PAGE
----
6 min read

Slowing Down Fast Fashion

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What if the solution to fast fashion is not buying less and using longer, but renting an array of trendy, designer clothes for an affordable price? Rent the Runway went public this week with the stock symbol “RENT.” Founded in 2009, it has grown into a fashion industry disruptor with 112,000 subscribers renting everything from designer workwear to maternity clothes to handbags. The vast majority say they buy less fast fashion and fewer clothes overall after joining.

While many are heralding this women-led, women-founded company as a sustainable alternative to fast fashion, competing studies recently looked at the environmental impacts of clothing rental. One study suggested that it is more harmful to the planet to rent clothes than throw clothes out and buy new ones. Rent the Runway responded by commissioning its own study, reporting that renting has net environmental savings in water, energy, and emissions due to the company’s role in displacing the production of more than 1 million new clothing items since 2010. These competing studies are an example of how the “circular economy'' model, which includes sharing and recycling, should be watched closely to understand the true impacts on the environment of these new market entrants.

Another circular economy company we’ve talked about before, Allbirds, is preparing for its IPO. Earlier this month, the company amended portions of its filing documents dealing with sustainability, eliminating almost half of the references to it in the filing.

Other market debuts to watch this week: Fluence Energy (FLNC) today and Udemy (UDMY) tomorrow. The green energy storage unicorn Fluence Energy says its carbon reduction impact is the equivalent of taking 30,000 cars off the road each year. Edtech firm Udemy, which was included on Fortune’s 2020 Change the World list, is aiming to be valued at around $4 billion and eyeing growth in its enterprise B2B business.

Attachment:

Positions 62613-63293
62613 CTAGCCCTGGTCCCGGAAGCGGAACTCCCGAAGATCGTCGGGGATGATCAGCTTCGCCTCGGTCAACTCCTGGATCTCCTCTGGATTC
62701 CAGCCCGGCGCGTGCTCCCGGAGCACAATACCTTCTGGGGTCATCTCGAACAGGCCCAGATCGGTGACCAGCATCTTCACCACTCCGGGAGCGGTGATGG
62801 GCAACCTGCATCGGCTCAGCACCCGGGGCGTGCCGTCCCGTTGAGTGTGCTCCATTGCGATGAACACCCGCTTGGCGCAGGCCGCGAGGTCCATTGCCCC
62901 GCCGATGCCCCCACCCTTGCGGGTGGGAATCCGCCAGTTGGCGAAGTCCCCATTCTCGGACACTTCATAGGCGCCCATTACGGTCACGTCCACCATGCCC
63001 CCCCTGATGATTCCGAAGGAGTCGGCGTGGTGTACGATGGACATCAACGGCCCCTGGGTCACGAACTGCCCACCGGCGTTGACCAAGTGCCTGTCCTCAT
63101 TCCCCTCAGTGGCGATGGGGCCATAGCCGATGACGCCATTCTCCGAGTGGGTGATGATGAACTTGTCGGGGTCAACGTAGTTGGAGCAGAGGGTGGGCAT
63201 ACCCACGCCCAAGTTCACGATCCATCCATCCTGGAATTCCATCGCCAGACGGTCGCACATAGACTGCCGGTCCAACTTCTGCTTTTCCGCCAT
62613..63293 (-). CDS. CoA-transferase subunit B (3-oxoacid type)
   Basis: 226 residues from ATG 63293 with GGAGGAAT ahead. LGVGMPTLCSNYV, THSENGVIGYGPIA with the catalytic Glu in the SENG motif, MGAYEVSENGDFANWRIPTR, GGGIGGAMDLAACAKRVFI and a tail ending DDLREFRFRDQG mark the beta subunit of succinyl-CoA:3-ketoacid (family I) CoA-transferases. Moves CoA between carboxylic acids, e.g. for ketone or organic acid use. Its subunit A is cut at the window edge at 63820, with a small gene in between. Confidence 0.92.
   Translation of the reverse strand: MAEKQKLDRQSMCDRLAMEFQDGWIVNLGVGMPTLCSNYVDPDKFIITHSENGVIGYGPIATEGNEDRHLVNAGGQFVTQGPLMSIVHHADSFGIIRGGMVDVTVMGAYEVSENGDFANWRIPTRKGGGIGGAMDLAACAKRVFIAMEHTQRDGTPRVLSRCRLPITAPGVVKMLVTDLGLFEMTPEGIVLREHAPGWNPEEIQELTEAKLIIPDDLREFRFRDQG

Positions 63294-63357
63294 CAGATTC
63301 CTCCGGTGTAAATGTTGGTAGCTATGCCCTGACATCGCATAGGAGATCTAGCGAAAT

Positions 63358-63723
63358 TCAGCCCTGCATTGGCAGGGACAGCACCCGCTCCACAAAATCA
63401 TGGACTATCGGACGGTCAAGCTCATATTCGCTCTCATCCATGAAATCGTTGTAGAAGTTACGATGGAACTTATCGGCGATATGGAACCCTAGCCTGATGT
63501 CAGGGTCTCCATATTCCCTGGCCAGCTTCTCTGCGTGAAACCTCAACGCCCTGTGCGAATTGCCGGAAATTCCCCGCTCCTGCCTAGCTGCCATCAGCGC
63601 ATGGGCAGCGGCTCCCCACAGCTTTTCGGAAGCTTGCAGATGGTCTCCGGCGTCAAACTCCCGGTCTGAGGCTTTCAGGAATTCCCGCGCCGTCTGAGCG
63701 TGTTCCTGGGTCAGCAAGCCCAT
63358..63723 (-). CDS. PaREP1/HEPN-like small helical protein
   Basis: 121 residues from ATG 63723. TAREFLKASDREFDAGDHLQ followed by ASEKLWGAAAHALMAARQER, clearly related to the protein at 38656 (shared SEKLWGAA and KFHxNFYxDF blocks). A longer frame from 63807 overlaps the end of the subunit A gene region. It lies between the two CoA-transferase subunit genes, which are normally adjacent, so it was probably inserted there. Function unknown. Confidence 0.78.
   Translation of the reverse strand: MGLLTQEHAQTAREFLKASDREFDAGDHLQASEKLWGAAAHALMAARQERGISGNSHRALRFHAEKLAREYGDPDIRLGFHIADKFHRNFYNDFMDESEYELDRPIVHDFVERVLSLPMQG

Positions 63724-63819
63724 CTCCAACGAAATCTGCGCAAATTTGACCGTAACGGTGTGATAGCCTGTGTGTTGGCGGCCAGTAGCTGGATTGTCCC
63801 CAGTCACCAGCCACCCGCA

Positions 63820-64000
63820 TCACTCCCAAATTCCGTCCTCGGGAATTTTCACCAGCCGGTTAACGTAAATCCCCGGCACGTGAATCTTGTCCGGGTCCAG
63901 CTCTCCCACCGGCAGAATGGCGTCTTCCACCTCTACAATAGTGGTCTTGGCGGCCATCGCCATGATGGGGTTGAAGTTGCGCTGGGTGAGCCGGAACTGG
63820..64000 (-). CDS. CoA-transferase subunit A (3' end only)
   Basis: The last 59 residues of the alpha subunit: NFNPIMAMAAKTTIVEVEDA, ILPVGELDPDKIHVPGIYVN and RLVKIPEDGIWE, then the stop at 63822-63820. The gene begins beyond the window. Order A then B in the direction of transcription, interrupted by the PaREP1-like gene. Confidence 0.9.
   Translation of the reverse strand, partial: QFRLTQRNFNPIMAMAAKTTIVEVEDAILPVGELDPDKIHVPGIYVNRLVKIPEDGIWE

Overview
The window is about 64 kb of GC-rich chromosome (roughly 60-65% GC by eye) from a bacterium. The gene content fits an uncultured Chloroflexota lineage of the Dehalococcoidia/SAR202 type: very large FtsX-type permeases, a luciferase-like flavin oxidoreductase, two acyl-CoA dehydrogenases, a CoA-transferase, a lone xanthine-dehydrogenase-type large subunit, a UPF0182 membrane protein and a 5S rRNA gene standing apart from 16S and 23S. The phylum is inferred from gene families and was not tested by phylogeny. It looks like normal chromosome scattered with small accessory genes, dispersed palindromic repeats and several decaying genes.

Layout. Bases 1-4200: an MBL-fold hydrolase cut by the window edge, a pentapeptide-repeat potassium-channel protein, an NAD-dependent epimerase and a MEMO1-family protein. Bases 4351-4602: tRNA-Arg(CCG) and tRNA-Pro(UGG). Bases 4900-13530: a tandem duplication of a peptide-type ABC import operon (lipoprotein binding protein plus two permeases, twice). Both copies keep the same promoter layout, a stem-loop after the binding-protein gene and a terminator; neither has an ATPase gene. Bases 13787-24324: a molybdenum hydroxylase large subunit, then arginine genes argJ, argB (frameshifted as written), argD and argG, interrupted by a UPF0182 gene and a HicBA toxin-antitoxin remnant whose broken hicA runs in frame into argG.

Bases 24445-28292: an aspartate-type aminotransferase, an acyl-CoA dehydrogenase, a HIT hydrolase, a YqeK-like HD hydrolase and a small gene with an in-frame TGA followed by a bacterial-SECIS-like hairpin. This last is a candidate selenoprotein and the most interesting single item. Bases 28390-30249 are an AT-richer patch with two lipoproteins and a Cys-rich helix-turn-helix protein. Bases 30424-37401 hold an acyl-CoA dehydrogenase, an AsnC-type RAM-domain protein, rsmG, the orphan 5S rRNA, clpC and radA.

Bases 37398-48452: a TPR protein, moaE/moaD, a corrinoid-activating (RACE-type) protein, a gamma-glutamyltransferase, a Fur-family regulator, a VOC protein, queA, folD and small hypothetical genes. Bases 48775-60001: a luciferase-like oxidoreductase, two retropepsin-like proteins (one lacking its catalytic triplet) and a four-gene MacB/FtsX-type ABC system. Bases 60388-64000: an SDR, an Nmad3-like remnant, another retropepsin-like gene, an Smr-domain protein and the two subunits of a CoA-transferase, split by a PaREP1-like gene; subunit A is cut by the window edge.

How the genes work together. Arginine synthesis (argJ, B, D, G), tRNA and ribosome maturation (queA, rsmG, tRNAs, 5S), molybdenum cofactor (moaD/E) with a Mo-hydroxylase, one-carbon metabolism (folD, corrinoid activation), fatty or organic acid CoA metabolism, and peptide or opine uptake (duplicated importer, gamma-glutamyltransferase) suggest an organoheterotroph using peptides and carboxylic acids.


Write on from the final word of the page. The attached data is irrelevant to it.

All that glitters is not good

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Inflation is on everyone’s minds, lips, and bills these days, and gold is often said to offer protection against it (although the jury is still out on that). Whether you’re considering gold as a socially responsible investor or as a consumer, buying gold can be fraught with concerns about human rights abuses and environmental impact.

Most of the ESG problems arise in mining projects, which may pollute the atmosphere with toxic chemicals like cyanide and mercury, exploit labor, and harm local communities. On average, mines emit nearly 1 ton of CO2 for every ounce of gold. The “dirty” background is erased with processing in places like Switzerland before the finished product we see emerges as bullion, coins, or jewelry.

So how do you know what you buy meets the gold standard (ha!) for sustainability?

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